- Meeting abstract
- Open Access
© Toni et al; licensee BioMed Central Ltd. 2009
- Published: 1 April 2009
- Superior Mesenteric Artery
- Secondary Hyperparathyroidism
- Mesenteric Ischemia
- Mechanic Thrombectomy
Mesenteric infarction is a necrosis of the intestinal wall due to a sudden reduction of the blood supply.
The different aspects of intestinal ischemia will be reviewed after the presentation of three emblematic cases led to our attention.
A 70 years old man was admitted to our department for the onset of epigastric pain. The CT scan showed a thrombosis of the superior and inferior mesenteric veins and of the right branch of the portal vein with some branches for the segments VIII, VII, IV, and VI also involved.
The patient started anticoagulant therapy with intravenous sodic heparin and then switched to oral anticoagulants. Further investigations proved a heterozygosis G20210A for mutated prothrombin.
We report the case of a 63 years-old woman, with tracheostomy, gastrostomy and ciecostomy after a long recovery in intensive care unit. She was admitted for the onset of diffuse abdominal pain, with nausea, emesis and stipsis (despite of the ciecostomy). The clinical conditions worsened and she underwent laparotomic exploration in emergency. The occlusion was due to a volvulus of the small bowel and the necrosis was extended from the III jejunal loop to the last ileal loop. A latero-lateral ileo-trasversostomy was then performed.
A 56 years-old man with a story of hypertension, chronic renal failure and consequent dialysis and parathyroidectomy for secondary hyperparathyroidism was admitted in our Department for the onset of recurrent diffuse abdominal pain during the dialytic treatment, displaying intestinal subocclusive crisis. The abdominal x-ray film showed severe calcifications of the aortic and visceral vessels walls. The color-Doppler of the digestive arteries showed a severe stenosis of the origin of the superior mesenteric artery (VPS 360 cm/sec). A transfemoral stenting of the stenosis of the superior mesenteric artery was then performed successfully.
Without radiologic or clinical evidence of transmural infarction of the bowel, the therapy for venous intestinal ischemia is conservative and based on anticoagulant medical therapy and this pathology arises frequently in a setting of unknown thrombophilia. We believe surgical thrombectomy must be considered only in case of infarction. The possibility of percutaneous treatment of mesenteric venous thrombosis is reported, through mechanic thrombectomy procedures or pharmacological fibrinolysis.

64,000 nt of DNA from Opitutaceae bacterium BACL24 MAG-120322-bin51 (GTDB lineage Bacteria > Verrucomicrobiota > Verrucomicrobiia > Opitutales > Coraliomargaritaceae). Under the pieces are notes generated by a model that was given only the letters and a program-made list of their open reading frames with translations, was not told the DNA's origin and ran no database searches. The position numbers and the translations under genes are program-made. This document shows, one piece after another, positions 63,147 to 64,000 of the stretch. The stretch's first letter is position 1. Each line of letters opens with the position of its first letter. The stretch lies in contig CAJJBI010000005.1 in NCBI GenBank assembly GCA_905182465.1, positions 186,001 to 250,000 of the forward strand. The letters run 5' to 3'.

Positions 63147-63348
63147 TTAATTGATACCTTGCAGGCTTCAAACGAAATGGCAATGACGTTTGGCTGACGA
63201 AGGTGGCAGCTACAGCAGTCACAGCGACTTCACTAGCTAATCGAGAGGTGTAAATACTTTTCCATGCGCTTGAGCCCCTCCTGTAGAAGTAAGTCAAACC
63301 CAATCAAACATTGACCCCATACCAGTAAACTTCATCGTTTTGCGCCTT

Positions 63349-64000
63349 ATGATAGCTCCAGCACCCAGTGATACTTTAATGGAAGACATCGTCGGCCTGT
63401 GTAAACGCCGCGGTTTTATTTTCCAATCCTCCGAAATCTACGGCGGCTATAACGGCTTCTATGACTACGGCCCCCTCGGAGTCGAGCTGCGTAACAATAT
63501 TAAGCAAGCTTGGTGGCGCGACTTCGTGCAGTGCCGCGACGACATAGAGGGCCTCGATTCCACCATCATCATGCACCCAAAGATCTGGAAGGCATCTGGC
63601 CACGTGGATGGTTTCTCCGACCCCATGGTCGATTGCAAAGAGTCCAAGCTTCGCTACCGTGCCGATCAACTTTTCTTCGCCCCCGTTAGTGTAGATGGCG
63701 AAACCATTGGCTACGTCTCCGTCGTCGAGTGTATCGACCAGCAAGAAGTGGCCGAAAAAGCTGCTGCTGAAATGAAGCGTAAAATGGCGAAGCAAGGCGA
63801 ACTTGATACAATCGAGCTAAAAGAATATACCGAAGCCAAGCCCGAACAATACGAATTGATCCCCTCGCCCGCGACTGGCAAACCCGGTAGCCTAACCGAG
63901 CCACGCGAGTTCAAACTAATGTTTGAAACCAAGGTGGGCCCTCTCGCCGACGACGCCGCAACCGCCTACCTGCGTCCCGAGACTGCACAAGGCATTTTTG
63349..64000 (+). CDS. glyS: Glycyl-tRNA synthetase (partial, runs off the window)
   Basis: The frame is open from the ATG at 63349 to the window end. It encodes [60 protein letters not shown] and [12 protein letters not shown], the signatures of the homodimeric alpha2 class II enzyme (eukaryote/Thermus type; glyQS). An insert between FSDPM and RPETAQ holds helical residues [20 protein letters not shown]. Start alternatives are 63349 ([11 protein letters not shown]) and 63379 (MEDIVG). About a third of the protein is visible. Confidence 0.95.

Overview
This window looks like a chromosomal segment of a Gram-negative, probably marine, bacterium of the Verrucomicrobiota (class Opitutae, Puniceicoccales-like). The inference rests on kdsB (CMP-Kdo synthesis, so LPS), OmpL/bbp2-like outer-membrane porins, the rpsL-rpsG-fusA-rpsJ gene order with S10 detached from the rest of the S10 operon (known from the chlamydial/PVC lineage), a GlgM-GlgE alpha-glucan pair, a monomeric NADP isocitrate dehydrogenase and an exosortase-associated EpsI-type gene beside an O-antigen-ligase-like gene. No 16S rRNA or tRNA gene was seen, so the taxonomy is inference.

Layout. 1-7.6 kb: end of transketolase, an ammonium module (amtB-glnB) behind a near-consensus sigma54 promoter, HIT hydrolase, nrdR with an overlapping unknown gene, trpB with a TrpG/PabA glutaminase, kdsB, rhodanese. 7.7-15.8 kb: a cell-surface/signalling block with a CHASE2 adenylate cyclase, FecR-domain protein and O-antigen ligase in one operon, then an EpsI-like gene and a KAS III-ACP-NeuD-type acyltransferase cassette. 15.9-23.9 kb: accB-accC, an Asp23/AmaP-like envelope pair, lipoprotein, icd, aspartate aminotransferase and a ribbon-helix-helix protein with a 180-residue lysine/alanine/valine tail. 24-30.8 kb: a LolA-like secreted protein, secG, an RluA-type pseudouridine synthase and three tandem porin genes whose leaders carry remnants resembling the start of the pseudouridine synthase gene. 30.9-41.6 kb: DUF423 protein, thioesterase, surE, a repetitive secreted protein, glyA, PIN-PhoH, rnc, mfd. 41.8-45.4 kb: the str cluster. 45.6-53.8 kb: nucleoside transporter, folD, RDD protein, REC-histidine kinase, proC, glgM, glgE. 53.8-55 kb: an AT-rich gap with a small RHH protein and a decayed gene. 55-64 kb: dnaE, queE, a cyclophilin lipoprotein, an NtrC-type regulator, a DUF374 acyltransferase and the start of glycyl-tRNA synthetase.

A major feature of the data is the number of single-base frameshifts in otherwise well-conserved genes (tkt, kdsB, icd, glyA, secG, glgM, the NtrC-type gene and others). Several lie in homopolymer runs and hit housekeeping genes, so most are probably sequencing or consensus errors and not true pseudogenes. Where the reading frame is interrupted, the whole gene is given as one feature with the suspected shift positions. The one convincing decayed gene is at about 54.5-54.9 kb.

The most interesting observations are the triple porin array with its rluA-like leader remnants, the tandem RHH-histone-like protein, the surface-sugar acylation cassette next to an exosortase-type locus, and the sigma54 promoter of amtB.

Intestinal ischemia can be caused by mechanical obstruction of the mesentery as for a volvulus. Surgical intervention is mandatory and wide resections are frequent.
The third case shows an acute and reversible mesenteric syndrome, presumably due to a theft syndrome with the onset of abdominal pain during dialysis, solved with a minimally invasive procedure instead of surgical revascularization. This procedure on such patients is even harder for the extent of the abdominal arterial calcifications.
The variable etiology of the intestinal ischaemia is well related to the different therapeutic approaches (medical, surgical or endovascular). The situation of the intestinal walls can range from a suffering intestinal loop that requires revascularization to a definitive necrotic tract of bowel for which a resection becomes mandatory. Endovascular techniques seem to provide an efficient alternative to traditional surgery, especially for chronic or acute mesenteric ischemia when there is no evidence of infarction or necrosis.
This article is published under license to BioMed Central Ltd.